Solomon Bruce Consulting Blog

Thursday, January 21, 2016

It’s One Simple Word. So, Why Don’t We Say It?

          The holiday season is over, and we are excited to begin a new year.  Each new year brings fresh ideas and novel concepts, and, along with them, the excitement, joy, and wonderment that the surprise of discovery entails!  These concepts catalize design and construction of new products that are introduced to the marketplace, to yield further  joy as customers experience using something new for 2016.

                However, one important factor that is too often overlooked is theattitude of gratitude. Surprisingly, gratitude is simple and easy to convey, but many individuals fail to share the simple statement,  “Thanks.”

                The ability to say thanks for a great idea, a job well done, help provided, a gift given or a door opened can’t be emphasized too strongly. This is a workplace issue that needs a boost. Research has shown that many employees simply need to be told that they are important, that someone values their contribution to the enterprise to instill happiness and satisfaction.  By telling an employee, co-worker, customer, supplier or other relationship stake holder how you value the contribution of that stake holder, you increase not only their confidence, but your value and the value you place on the relationship.

                And in today’s fast-paced, flat world, relationships are key.  Often, seeing someone face to face begins a process of knowledge and understand that reveals that person’s value proposition. Knowing what they value is imperative in  developing a relationship that will result in a sale, a promotion, or the support that one needs to successfully achieve a personal, professional or project goal.

                One could argue that saying “Thanks” is old fashioned or out of date in today’s digital world.  To that, we say RUBBISH!  Research on millennials indicates that most millennial employees feel very positive about giving recognition for the help and assistance they receive from others. But translating the positive feeling into action takes encouragement and direction.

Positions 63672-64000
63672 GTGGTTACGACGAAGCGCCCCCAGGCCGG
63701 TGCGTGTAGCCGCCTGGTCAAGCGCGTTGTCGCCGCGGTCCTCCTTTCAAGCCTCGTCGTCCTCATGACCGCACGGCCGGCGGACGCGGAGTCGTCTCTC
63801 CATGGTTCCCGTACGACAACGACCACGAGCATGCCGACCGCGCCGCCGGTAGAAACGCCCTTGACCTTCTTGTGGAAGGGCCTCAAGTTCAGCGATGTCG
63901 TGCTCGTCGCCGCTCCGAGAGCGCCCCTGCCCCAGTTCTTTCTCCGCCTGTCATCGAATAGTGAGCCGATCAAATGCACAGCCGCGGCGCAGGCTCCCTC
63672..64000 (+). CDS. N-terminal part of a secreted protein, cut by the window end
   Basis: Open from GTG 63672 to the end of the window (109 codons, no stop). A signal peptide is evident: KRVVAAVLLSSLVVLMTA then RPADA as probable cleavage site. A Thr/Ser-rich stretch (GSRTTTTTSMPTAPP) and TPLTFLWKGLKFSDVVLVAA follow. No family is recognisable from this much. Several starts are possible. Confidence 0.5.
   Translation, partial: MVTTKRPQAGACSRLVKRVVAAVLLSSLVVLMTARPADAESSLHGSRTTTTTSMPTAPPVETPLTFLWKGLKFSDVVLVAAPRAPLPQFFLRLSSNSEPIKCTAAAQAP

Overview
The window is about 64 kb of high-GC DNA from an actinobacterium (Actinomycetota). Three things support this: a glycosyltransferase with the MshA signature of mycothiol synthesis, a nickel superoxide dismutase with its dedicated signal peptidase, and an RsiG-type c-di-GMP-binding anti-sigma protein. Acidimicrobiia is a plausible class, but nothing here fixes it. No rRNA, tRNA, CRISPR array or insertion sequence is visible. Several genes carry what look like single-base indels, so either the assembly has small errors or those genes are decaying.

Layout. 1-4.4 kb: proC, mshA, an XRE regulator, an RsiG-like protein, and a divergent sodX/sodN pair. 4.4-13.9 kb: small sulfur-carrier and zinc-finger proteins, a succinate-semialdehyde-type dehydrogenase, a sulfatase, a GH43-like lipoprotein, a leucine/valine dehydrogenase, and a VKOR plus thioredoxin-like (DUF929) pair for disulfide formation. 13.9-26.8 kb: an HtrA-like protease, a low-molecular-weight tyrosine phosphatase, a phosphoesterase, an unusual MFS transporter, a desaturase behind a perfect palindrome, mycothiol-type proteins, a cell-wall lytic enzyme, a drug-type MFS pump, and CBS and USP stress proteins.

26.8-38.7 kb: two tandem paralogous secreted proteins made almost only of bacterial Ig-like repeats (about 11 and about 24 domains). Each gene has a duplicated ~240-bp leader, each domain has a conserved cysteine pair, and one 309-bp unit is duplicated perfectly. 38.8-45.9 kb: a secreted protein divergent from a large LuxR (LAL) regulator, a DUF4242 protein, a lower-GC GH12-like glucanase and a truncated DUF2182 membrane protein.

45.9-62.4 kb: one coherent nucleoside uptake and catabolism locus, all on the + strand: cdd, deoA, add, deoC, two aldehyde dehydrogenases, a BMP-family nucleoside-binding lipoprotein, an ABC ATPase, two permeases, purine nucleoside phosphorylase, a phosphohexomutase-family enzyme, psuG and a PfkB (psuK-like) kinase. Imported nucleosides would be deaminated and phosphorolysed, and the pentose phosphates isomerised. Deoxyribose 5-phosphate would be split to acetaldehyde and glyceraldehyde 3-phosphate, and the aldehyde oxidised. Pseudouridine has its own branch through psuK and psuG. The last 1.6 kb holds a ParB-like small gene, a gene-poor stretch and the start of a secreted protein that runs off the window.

Good executives model this all the time. Businesses give long-time clients a tangible form of gratitude each year.  Obviously, if your business fulfilled or provided a multi-million dollar contract for an entity with whom you’d not worked before, such a gift might be substantially more than a box of sweets.  Yet many folks rarely expect anythingother than a simple “Thanks; you helped.” So start there, and make the most of the relationship by tangible and intangible expressions of gratitude.

                And don’t forget to provide positive recognition for individuals who do a good job.  Most of the time, that recognition is a public, verbal thank you; that may be all that is needed and necessary.  But if a team really went out of their way and helped you emerge from a difficult situation, perhaps a gift card or other concrete symbol of gratitude is in order. 
I’ve written frequently about the impact that a hand-written note can have, and I want to close with that to kick of the New Year. On fine paper, a card or letter written in your hand and bearing your signature reinforced and confirms the value of the relationship and the action for which you’re giving thanks, a clear tangible expression and  what that person’s action or thought meant to you.
In every instance, it’s the idea that you took the time and effort to say thank you, to write a note, to purchase a gift or honor an individual’s efforts that counts.  That’s a discovery and often a surprise that everyone appreciates.


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